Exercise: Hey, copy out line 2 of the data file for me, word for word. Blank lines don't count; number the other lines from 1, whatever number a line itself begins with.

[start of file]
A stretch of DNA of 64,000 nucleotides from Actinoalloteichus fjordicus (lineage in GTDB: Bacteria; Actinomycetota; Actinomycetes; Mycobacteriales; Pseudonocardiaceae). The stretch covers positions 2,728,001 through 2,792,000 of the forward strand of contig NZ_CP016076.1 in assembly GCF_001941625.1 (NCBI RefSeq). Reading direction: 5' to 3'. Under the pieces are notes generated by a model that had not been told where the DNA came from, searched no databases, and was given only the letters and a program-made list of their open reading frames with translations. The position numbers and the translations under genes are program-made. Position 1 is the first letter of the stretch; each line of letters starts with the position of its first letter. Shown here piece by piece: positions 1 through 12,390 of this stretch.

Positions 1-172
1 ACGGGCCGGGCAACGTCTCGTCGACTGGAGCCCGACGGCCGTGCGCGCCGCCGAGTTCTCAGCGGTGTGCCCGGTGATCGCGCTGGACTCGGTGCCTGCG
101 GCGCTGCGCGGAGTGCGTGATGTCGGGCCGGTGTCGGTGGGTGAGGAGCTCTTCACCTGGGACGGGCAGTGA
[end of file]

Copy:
Positions 1-172